Oh how naïve was I? It was less than three years ago that I made my first of now countless trips to Greece to report on the growing Greek debt crisis and I still remember the title of the article I wrote to accompany my visit in spring 2010 — “Greece, Too Small To Fail.”
Did it have to come to this, the whole of the
Back in late 2009 PASOK, the socialist party led by George Papandreou, swept to power. In the early months of the new government I sat in the Greek Finance Ministry and spoke at length to George Papaconstantinou about his hopes and aspirations for reform of a corrupt and unproductive economy and, among other things, about how tax collection would be brought into the twenty-first century.
And now we know the truth — the PASOK government failed in the same way that so many governments in Greece failed before it. The overwhelming mandate and popularity of the Socialists dissolved. Shock and awe faded to nothing. Greece has gone backwards.
I say backwards because back then there was a sense of unity on the surface, this has now been replaced by such a fractious political status quo that literally any scenario is possible. Any scenario from full-blown Greece euro exit to a muddling through with the current austerity plan is possible.
None of the options looks promising. For all the huge amount of analysis I have on my desk right now from all the bright sparks across economics, politics and markets, the only constant is the caveat that any scenario is possible. How sad that it has come to this?
One of my colleagues once accused me of "going native" every time I go on an outside broadcast. By this he meant that all too often I become less analytical and less objective about the hard economics. In many ways he was right.
You see, when you see the misery for many on the ground it’s hard to turn round and remind the Greeks, and others, that they are living beyond their means. Oh how easy it is to call them all tax cheats when you are sitting in a studio in London or New York. Shame on us sometimes for being so shallow.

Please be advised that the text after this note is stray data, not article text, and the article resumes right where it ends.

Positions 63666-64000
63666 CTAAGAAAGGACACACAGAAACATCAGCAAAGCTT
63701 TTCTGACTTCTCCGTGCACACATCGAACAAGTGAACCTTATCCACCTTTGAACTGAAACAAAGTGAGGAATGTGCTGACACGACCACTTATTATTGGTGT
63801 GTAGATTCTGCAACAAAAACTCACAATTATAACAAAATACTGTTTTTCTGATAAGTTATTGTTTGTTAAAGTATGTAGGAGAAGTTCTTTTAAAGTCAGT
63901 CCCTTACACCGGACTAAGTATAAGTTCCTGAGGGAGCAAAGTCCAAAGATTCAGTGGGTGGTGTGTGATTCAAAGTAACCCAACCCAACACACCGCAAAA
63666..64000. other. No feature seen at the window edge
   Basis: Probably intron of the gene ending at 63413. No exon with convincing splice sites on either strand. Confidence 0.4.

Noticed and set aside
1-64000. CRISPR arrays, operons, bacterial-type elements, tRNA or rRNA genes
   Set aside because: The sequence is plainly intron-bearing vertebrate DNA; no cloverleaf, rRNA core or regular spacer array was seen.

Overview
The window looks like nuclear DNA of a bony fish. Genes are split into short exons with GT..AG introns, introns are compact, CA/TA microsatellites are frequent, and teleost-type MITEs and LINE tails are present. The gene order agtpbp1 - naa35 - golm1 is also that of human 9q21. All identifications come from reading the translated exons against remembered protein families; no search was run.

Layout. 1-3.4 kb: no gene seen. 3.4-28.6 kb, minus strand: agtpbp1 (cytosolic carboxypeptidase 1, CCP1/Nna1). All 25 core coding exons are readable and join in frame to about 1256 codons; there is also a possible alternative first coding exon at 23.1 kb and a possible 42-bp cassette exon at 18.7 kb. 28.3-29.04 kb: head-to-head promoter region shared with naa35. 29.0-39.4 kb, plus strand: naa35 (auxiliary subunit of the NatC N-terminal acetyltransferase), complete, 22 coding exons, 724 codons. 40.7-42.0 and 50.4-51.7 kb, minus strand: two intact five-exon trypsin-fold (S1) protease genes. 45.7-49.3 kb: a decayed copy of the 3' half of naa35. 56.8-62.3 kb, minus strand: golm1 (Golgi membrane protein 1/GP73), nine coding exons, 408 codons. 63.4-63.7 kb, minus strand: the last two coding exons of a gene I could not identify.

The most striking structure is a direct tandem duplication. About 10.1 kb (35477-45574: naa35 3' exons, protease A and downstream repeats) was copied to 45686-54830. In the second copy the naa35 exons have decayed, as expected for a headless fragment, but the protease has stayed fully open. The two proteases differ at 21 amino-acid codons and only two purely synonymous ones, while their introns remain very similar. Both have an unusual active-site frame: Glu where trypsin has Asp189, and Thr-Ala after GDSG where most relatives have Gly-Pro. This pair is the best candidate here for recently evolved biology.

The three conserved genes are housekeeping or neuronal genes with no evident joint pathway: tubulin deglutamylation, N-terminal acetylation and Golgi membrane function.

I have read a lot about capital flight ahead of this weekend’s election. This is very real and I believe has naturally been underplayed by the authorities for obvious reasons but it’s the human flight that worries me equally.
I am lucky enough to have met some bright and extremely patriotic Greeks who fully admit their country needs a radical overhaul. It’s these people Greece needs to help rebuild their broken state but these are very often the most mobile of people. They are the ones who have Green Cards, dual nationalities, job offers elsewhere around the globe.
This brain pool could quite easily become part of a diaspora that exits Greece in dismay at the burden they are being asked to pay. And who can blame them? I, for one, love my country but my family wins hands down every time. If the brain pool exits, what’s left? And please, save me the feta and tourism stereotypes.
- By Steve Sedgwick, Anchor, CNBC